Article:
Tourism is a major economic driver for the region and I wanted to leverage my interactions with local tourism actors to explore the impact of the national socio-political dynamics on their local livelihoods. I spent five days in the area including four nights in Leticia, one night in a rainforest reserve in Peru, and day excursions to reserves, towns, and indigenous villages in all three countries. The area, which must be accessed by air or river because there are no roads through the Amazon jungle, feels like a world in itself, and I found little interest in conversation about national Colombian politics. Instead, I discovered a region where livelihood transcends borders and primarily relies on social ties, indigenous knowledge, and shared needs for environmental sustainability.

Social networks and indigenous knowledge proved paramount, from the time of the Covid-induced economic lockdown through the time of my visit. I met an indigenous (Peruvian) rainforest guide who, amidst the worst of the Covid pandemic, was able to get vaccinated months ahead of his neighbors thanks to Colombian connections with access to Colombian health clinics in Leticia. This same guide’s family survived the economic stress of the pandemic by moving from a small town to an indigenous village, both in Peru, because the rule of law, and pandemic-era restrictions on economic activity, were more lax under indigenous authority. Although not of the same ethnicity, the guide had social networks within the indigenous community resulting from years of serving as a rainforest guide. In the village, everyone survived on subsistence farming, bartering, and indigenous cures for Covid. In Leticia, Tabatinga, and the nearby towns, the locals survived by consuming their savings and relying on the subsistence farming of their rural family members. One Brazilian indigenous family ran a successful forest reserve and rehabilitation center but laid off all of their employees when the lockdown stopped all tourism. They weathered the pandemic by employing only extended family to maintain a reduced footprint of their operations. Now, the business is drawing tourists again, and they are expanding facilities, drawing back family members who had moved away before considering hiring non-family employees. In contrast, a Colombian transport operator who is a skilled boat captain navigator moved to Leicia from the Colombian coast in search of job opportunities but struggled to find work due to his lack of a social network. River jobs are coveted by locals and he was pushed aside. Instead he invested in a tuk-tuk (a popular form of motorized transportation) that allows him to be self-employed.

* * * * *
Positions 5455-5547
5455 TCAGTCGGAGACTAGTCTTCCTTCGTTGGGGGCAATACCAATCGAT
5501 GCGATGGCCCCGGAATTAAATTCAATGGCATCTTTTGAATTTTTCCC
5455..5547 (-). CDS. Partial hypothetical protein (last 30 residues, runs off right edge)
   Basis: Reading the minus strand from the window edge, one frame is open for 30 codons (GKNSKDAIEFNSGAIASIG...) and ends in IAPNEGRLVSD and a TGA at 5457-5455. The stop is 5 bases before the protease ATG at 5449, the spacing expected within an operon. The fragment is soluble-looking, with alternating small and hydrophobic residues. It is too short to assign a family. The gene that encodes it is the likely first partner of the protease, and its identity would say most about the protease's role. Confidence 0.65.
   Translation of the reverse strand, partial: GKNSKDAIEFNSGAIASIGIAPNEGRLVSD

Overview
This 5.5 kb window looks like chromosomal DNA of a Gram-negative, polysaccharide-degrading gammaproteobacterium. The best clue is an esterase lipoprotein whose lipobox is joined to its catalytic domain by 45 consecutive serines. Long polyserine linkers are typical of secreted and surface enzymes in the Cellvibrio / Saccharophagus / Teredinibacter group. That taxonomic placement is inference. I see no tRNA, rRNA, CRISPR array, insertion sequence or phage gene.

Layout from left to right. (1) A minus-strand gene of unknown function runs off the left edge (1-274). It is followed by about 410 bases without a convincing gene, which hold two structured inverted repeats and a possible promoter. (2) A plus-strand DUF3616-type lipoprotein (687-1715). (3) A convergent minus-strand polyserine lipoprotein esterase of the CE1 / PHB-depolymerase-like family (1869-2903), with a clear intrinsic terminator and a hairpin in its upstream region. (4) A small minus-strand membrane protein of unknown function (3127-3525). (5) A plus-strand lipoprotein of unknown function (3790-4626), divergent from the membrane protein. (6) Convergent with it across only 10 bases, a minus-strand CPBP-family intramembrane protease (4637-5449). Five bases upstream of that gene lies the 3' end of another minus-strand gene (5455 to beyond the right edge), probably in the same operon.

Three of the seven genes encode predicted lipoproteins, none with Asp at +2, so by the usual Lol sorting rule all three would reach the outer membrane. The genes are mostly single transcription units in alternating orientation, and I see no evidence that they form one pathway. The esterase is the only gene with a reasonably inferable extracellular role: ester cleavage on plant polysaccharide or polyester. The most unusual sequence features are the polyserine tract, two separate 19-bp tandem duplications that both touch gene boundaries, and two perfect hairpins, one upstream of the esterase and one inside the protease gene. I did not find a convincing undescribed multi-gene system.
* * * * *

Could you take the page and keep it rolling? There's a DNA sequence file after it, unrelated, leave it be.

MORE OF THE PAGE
Rainforest Guide 1

Mr. Pablo, our rainforest guide, saw and captured a caiman at night, under water!